April 2011
Volume 52, Issue 14
ARVO Annual Meeting Abstract  |   April 2011
Optical Coherent Tomography (OCT) Findings In Occult Macular Dystrophy (OMD) With RP1L1 Mutation
Author Affiliations & Notes
  • Kazushige Tsunoda
    Laboratory of Visual Physiology, National Inst of Sensory Organs, Meguro-ku, Japan
  • Tetsuhisa Hatase
    Niigata University, Niigata, Japan
  • Tomoaki Usui
    Akiba Eye Clinic, Niigata, Japan
  • Kaoru Fujinami
    Laboratory of Visual Physiology, National Inst of Sensory Organs, Meguro-ku, Japan
  • Yozo Miyake
    Aichi Medical University, Aichi, Japan
  • Footnotes
    Commercial Relationships  Kazushige Tsunoda, None; Tetsuhisa Hatase, None; Tomoaki Usui, None; Kaoru Fujinami, None; Yozo Miyake, None
  • Footnotes
    Support  Research grants from the Ministry of Health, Labor and Welfare, Japan
Investigative Ophthalmology & Visual Science April 2011, Vol.52, 2211. doi:
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      Kazushige Tsunoda, Tetsuhisa Hatase, Tomoaki Usui, Kaoru Fujinami, Yozo Miyake; Optical Coherent Tomography (OCT) Findings In Occult Macular Dystrophy (OMD) With RP1L1 Mutation. Invest. Ophthalmol. Vis. Sci. 2011;52(14):2211.

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      © ARVO (1962-2015); The Authors (2016-present)

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Purpose: : Occult Macular Dystrophy (OMD) is an inherited macular dystrophy characterized by progressive loss of macular function. Typical OMD is characterized by a central cone dysfunction despite normal ophthalmoscopic appearance, normal fluorescein angiography, and normal full-field electroretinogram (ERG) but the amplitudes of the focal macular ERGs and multifocal ERGs are significantly reduced at the central retina. Mutations in RP1L1 gene were determined to be responsible for dominantly inherited OMD (Akahori M et al., Am. J. Hum. Genet. 2010). Previous studies using OCT have revealed structural changes in the photoreceptor layer in OMD, however, most of the cases were sporadic and the results may represent different disease entities with similar retinal dysfunctions. In order to investigate the etiology of this disease, we have obtained OCT images from patients with the same mutation, and classified the stages of OMD based on the OCT findings.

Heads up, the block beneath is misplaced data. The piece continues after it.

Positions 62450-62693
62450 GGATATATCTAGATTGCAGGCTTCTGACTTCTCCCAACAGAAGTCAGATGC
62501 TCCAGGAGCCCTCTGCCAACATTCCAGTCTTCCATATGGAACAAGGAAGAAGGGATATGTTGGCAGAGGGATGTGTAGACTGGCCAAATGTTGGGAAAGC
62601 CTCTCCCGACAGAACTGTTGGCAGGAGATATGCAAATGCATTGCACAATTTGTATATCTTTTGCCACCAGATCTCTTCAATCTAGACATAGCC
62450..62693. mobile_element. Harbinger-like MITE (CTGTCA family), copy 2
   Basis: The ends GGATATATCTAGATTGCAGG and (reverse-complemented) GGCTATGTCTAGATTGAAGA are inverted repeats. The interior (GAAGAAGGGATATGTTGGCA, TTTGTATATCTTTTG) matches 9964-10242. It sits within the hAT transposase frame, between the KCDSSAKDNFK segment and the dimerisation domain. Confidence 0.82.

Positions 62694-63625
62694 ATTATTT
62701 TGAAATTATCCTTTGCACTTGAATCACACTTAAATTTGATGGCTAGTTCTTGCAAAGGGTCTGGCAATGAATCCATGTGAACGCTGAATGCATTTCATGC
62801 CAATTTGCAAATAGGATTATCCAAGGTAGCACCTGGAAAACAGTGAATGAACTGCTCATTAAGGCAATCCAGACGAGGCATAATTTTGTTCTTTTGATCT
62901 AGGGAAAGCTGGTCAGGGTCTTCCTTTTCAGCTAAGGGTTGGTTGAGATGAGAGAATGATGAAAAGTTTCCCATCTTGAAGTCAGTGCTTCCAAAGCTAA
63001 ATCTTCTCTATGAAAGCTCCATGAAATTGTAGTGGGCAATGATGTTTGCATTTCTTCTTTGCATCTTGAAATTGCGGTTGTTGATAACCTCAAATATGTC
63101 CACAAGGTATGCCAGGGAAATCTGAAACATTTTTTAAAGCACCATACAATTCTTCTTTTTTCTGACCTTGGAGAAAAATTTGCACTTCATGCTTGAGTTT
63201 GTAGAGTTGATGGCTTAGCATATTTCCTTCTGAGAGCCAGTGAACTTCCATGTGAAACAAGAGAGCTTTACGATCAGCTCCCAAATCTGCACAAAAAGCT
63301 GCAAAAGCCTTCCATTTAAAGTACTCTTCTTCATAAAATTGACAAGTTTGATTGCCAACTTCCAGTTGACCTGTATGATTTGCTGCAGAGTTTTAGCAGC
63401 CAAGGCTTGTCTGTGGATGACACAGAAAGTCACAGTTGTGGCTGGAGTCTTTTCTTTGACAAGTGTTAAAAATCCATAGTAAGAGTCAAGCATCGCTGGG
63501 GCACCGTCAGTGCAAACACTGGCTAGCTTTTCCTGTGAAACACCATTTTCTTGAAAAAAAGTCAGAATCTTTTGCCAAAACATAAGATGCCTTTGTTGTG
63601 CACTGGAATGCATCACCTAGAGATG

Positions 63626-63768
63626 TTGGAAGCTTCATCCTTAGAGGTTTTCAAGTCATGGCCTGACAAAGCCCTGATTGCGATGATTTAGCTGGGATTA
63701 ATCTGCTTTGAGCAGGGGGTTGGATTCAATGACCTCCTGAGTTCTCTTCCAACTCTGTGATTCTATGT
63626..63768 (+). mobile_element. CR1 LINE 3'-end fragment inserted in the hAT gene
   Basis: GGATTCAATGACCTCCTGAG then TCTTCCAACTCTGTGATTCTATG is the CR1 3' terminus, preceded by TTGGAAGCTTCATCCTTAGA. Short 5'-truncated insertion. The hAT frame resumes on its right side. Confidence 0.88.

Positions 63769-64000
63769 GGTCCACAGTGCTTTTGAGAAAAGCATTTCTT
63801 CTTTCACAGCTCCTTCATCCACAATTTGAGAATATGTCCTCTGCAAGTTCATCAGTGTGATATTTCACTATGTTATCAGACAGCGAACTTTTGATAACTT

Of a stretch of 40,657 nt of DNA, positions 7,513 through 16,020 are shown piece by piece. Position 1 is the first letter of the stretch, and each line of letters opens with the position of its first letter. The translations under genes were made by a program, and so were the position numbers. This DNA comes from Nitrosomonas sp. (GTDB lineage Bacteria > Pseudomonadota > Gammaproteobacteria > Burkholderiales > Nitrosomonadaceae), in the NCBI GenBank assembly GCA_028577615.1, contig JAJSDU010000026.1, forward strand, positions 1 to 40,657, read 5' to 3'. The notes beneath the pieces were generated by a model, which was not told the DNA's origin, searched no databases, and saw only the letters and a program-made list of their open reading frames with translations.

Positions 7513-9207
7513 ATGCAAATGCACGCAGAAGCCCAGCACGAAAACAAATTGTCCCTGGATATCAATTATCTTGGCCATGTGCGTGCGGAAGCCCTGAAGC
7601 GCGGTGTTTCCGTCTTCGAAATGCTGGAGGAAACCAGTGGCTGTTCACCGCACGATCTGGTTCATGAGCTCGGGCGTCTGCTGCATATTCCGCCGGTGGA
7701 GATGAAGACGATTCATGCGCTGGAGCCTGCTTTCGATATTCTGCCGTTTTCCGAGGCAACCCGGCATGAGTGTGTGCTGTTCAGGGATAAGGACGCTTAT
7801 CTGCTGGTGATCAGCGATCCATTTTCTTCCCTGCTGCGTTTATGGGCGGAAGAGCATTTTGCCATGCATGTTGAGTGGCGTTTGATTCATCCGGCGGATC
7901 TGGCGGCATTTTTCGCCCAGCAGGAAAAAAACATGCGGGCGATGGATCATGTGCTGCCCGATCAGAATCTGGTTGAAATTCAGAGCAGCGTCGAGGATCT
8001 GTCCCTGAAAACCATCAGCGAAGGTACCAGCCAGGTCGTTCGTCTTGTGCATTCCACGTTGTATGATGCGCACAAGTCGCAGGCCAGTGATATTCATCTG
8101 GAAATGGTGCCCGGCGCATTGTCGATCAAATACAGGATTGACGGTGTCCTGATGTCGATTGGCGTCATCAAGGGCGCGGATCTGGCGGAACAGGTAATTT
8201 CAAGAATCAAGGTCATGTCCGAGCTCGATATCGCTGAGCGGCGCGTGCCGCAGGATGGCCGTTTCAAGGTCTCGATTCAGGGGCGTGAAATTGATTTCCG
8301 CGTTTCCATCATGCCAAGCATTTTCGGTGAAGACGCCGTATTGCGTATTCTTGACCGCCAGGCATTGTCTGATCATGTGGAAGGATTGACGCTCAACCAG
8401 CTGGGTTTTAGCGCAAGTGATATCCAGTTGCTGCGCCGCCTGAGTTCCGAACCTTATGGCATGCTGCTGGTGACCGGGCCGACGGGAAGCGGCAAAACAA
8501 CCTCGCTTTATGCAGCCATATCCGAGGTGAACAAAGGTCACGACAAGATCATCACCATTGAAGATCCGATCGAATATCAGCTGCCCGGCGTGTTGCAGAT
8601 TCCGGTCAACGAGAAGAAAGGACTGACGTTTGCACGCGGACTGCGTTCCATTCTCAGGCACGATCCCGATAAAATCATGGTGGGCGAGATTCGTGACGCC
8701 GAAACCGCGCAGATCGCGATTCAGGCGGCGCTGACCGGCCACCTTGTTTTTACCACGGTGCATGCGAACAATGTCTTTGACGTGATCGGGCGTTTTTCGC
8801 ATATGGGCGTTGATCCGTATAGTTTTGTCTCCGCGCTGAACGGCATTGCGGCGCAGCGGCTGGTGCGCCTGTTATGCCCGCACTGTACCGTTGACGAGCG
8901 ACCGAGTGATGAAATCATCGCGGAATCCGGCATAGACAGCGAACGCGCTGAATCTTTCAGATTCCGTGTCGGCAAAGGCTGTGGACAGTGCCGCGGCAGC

Methods: : OCT images were obtained with a Fourier-domain OCT (HD-OCT; Carl Zeiss and 3D-OCT-1000, Mark II; Topcon) on 24 eyes of 12 patients with RP1L1 mutation (p.Arg45Trp). The OCT findings were compared with the results of other ophthalmological examinations including multifocal ERG.

Results: : Patients with normal macular ERG showed normal photoreceptor structures in OCT (Stage 0). Patients with decreased macular ERG without subjective visual disturbances showed absence of cone outer segment tip (COST) line only in the macula (Stage I). Patients with both decreased macular ERG and subjective visual disturbances showed blurring of photoreceptor inner / outer segment (IS/OS) junction line together with the absence of COST line (Stage II). Patients with longer durations over 40 years showed both disruption of IS/OS junction line and thinning of retinal thickness at the fovea (Stage III).

Conclusions: : Our results demonstrated that disappearance of the COST line at the fovea is the earliest abnormality in OCT in patients with RP1L1 mutation. The OCT abnormality in the photoreceptor layer without subjective visual disturbances may be attributed to the important role of RP1L1 in maintaining the photoreceptor structures.

Keywords: retina • electroretinography: clinical • imaging/image analysis: clinical 

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